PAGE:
Food Certification International, an independent auditor, will map and audit all of English inshore fisheries. The audits will be based on the MSC Three Principles and will be based on the MSC’s ‘pre-assessment’ process:

  1. How healthy is the fish stock?
  2. Environmental impacts of fishing – including impacts on other species
  3. Effective management. Is it working?

By assessing all English fisheries against the same criteria, Project Inshore links into wider conservation and management frameworks: the project will draw on ongoing work and its outputs will be used to inform inshore fishery management reform and in guiding the designation and management of Marine Protected Areas.

The idea is not to overburden the inshore industry with multiple layers of management but instead (and where necessary), to manage fisheries more efficiently working with the best tools available.

The first stage – mapping the inshore fisheries for the first time – is already complete and soon we’ll be finding out more about the management challenges, and some of the fantastic examples of best practice in our inshore fleet.

Although Project Inshore won’t lead directly to MSC certification, for those fisheries that indicate a desire – and ability – to get MSC certified, Project Inshore will be the first step on the ladder towards MSC assessment. To find out more, visit:

Learning from the experts in South Sinai

By Christopher Poonian, PhD student at Nottingham University and recipient of an MSC scholarship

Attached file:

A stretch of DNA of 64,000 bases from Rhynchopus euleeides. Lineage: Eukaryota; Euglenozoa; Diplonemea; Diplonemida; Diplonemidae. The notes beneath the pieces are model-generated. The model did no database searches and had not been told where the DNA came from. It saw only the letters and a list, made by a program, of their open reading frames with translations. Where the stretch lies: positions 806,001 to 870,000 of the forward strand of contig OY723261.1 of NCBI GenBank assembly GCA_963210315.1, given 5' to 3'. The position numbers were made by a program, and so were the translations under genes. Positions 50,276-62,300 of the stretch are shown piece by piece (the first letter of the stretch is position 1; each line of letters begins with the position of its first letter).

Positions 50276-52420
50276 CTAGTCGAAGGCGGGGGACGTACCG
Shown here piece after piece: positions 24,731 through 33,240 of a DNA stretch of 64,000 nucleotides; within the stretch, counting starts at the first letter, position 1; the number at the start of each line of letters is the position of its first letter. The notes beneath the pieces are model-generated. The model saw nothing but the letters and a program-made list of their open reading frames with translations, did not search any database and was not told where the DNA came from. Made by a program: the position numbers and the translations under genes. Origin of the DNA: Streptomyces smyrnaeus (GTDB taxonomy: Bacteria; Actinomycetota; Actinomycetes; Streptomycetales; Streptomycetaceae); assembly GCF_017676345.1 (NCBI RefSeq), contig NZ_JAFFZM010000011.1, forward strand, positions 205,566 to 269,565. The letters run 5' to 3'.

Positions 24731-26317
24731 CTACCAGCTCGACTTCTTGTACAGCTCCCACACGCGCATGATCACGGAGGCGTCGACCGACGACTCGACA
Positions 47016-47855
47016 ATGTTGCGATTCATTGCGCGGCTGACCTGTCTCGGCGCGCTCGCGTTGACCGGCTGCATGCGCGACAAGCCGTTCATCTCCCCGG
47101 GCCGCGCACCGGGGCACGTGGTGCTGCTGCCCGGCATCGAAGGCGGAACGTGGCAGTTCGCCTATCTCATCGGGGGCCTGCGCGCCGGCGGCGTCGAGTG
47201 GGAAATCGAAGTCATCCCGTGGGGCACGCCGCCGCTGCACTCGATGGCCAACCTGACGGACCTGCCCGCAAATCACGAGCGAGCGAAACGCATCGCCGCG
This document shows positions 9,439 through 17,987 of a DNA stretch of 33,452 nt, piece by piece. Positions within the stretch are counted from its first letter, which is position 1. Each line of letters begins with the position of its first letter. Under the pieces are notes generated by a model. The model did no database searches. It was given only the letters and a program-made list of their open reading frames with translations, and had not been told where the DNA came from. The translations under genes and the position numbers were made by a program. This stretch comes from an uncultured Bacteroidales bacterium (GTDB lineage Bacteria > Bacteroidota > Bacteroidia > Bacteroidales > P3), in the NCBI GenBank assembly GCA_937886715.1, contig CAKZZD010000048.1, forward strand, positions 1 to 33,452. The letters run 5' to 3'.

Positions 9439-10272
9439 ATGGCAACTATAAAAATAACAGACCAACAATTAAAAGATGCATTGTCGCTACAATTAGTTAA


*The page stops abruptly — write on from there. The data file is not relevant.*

The warm, blue waters of the serene Egyptian Red Sea surrounding the South Sinai Peninsula are world-renowned as one of the world’s hotspots of marine biodiversity. Endangered species such as sea turtles, sharks and cetaceans depend on this unique environment for their survival. The area’s astounding coral reefs are home to more than 1,000 species of fish, 40 species of star fish, 25 species of sea urchins, more than a 100 species of mollusks and 150 species of crustaceans. South Sinai is also of considerable socioeconomic importance, for the Bedouin people who rely on the area’s rich marine resources for their daily protein and for the nationally-significant revenue generated from millions of international tourists who flock to the region for its world-class scuba diving and wilderness desert treks. These contrasting socioeconomic and human needs must now be carefully balanced with the sustainable management of the regions national resources, and now is a prime opportunity to develop such initiatives, following the recent popular revolution in Egypt.